The Healing Lodge

The Healing Lodge

Honoring Our Elders A Visit For Comfort

The grand replica of a four-pillar colonial mansion of Forest Lawn Cypress is still and quiet when the gates swing open at eight o'clock am. From the exterior, one would not think the it building to be a mortuary's administration building. The interior of the building is dimly lit and people walking through the main hall speak in low tones. To one side of the main hall, a small area is designated as a flower shop. Cool air flows from a large walk-in refrigerator with sliding glass doors that stand open, inviting one to take a look at the variety of floral arrangements. As the main hall double doors open, a glare of light shatters the dimness of the hall. Outside massive black gates stand open leading to the secret behind the massive white walls which surrounds the extensive grounds.

Once inside the large black iron gates, sweeping green lawns roll in every direction. Massive trees stand as if to guard those lying beneath the soil. The grounds are divided up into nineteen sections by tree-shaded roads, each section lined with flat bronze rectangles. Garbage containers line the edges of the individual sections. By some rectangles, small potted plants stand in short wire holders very close to the ground while other rectangles have fresh cut flowers in lawn vases or temporary vases. Red, purple, yellow, and pink flowers add color to the otherwise endless stretch of green. Around a few headstones are birthday balloons, small "Happy Birthday" banners, and birthday cards. Every now and then, a sign is posted: "Flower theft is a crime punishable by imprisonment."

Towards the rear of the sweeping lawns is the "Ascension" Mausoleum. At the entrance is the "Ascension" Mosaic, a re-creation of John LaFarge's famous painting, made of over a million pieces of Venetian glass tile in over 3,000 shades of color. Beyond the entrance, several corridors are adorned with rare marbles, mosaic inlays, and colorful stained glass. To the side of the Mausoleum, stands the Church of Our Fathers, which features historical momentos from the Colonial period.

The church itself is a re-creation of old St. John's Church in Richmond, Virginia, where Patrick Henry delivered his fiery 'Give me liberty or give me death' speech," comments a friendly church visitor. The church's simplistic elegance makes it a comfortable place to find solace and peace.

Gardeners work planting, cutting, and watering the extensive lawns, shrubs, and trees. The buzzing noise of lawn mowers and edge trimmers can be heard all around the grounds. The smell of freshly cut grass fills the air. One gardener zooms by in his small go cart filled with gardening equipment. He stops at the far end of the lawn. Three other men stand watching a grungy yellow tractor dig a neat rectangular hole in the ground, preparing for a new permanent guest. After a few large scoops, the tractor stops digging and backs away from the hole. The three men and gardener cover the large pile of dirt to the side of the hole with a blue tarp, then the gardener returns to his go-cart and zips away.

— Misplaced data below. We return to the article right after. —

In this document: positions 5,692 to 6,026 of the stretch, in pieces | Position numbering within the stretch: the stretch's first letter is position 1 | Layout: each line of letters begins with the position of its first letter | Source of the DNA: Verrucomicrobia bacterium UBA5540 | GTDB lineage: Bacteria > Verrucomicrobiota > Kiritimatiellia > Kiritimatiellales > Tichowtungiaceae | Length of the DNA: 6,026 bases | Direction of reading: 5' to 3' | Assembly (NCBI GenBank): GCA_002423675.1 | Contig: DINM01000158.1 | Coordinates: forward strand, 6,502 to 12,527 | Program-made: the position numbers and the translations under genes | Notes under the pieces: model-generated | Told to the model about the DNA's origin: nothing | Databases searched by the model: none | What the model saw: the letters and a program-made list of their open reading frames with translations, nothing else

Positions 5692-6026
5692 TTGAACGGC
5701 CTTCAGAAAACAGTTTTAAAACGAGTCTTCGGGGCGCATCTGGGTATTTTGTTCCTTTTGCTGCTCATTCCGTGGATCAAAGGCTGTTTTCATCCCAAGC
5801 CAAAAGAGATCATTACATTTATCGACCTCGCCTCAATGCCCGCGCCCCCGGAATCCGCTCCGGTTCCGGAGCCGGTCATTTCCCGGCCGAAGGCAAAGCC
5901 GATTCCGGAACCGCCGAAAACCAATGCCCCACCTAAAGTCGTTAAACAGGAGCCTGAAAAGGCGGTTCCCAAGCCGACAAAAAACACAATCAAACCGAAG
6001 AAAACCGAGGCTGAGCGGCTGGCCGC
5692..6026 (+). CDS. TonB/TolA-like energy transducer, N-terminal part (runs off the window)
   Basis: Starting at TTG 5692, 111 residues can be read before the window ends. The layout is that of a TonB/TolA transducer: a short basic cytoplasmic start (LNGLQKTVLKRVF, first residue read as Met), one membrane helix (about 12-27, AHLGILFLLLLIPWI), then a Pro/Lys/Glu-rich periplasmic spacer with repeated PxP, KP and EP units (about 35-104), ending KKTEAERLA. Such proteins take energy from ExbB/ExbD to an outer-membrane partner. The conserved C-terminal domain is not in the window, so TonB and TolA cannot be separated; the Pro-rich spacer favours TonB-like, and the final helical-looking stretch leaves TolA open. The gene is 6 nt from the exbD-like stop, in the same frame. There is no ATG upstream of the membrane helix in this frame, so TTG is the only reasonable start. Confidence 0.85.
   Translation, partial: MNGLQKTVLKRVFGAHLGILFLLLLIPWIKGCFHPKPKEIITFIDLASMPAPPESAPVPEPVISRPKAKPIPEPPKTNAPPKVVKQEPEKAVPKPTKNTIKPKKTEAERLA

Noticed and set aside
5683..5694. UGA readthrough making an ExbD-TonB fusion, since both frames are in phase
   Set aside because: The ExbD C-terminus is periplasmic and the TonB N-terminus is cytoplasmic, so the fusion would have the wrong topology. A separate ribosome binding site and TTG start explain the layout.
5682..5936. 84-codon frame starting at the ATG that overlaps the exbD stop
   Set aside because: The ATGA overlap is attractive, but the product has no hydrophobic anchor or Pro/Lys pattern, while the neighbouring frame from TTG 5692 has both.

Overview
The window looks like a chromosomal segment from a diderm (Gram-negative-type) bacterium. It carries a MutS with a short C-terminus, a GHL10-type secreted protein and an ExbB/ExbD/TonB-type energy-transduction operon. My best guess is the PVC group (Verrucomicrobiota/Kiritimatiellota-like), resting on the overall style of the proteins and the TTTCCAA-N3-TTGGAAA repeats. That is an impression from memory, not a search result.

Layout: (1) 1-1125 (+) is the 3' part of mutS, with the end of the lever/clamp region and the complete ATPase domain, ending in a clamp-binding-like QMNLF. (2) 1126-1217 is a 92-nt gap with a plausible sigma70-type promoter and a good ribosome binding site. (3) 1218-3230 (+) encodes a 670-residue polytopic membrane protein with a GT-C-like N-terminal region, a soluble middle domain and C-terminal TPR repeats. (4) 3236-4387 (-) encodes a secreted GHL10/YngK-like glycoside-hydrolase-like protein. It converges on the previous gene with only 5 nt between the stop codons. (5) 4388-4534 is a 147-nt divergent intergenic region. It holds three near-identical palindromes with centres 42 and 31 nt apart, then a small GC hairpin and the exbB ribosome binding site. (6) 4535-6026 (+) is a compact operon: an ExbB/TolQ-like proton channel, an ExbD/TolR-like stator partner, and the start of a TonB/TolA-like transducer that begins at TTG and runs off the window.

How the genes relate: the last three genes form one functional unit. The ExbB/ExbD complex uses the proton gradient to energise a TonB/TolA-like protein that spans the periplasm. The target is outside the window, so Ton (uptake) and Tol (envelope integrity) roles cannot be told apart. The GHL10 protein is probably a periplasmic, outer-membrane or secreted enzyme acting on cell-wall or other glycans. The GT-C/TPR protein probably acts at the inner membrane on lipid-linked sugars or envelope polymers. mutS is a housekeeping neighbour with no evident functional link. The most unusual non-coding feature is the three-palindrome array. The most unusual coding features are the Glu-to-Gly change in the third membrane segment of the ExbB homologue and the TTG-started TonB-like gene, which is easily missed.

At the corner of the section called "Sheltering Trees", a blonde haired girl in her late teens, early twenties, sits cross-legged with a dazed look on her face next to a bronze rectangle that reads:

Sharolyn Joy Lipari
Loving wife and mother
Loved By All
1957-1982

The inscription is surrounded by leaves etched into the headstone and a gold coated rose forever frozen in bloom.

"She died almost fifteen years ago. I was just a little girl, but I still miss her. I come here when I really need some one to talk to and when I need to be alone," the girl says. "Because Forest Lawn is secluded, its very quiet and peaceful. No one bothers you here."

A short distance away, an small elderly lady is knelt over a headstone, small gardening tools neatly placed beside her. Her small gloved hands make quick work of trimming the grass edges around the headstone and cleaning away debris. "My husband," she says pointing to the headstone, "passed on almost twenty years ago." She sighs, reaching up to tuck a long strand of black- gray hair that has fallen lose from her neat twist back behind her ear. "I try to come about once a week to things tidy up for him." She smiles. Her face is soft and despite her age , she has a girlish nature about her.

As she finishes cleaning the headstone, she puts her tools into a straw-weave bag. "There," she sighs. "Just one more thing." She rises slowly up off the ground and walks swiftly to her spotless black Camry parked a few feet away. Returning with a brunch of fresh cut flowers, she arranges then re-arranges the flowers before placing them in the flower holder in the ground before the headstone. From her pocket, she pulls a pack of cigarettes, selects one, and lights it.

"All done." She takes a delicate puff from her cigarette and closes her eyes. As she finishes her cigarette, she laughs to herself. She kisses her fingertips, leans over, and brushes her kissed fingertips across the headstone. "Until next week," she whispers softly. She straightens up and moves swiftly away.

I wrote this a few days ago after visiting my mother - Sharolyn Joy Lipari.

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Photo Courtesy of the National Geographic, January 1997, Our Man In China.

 

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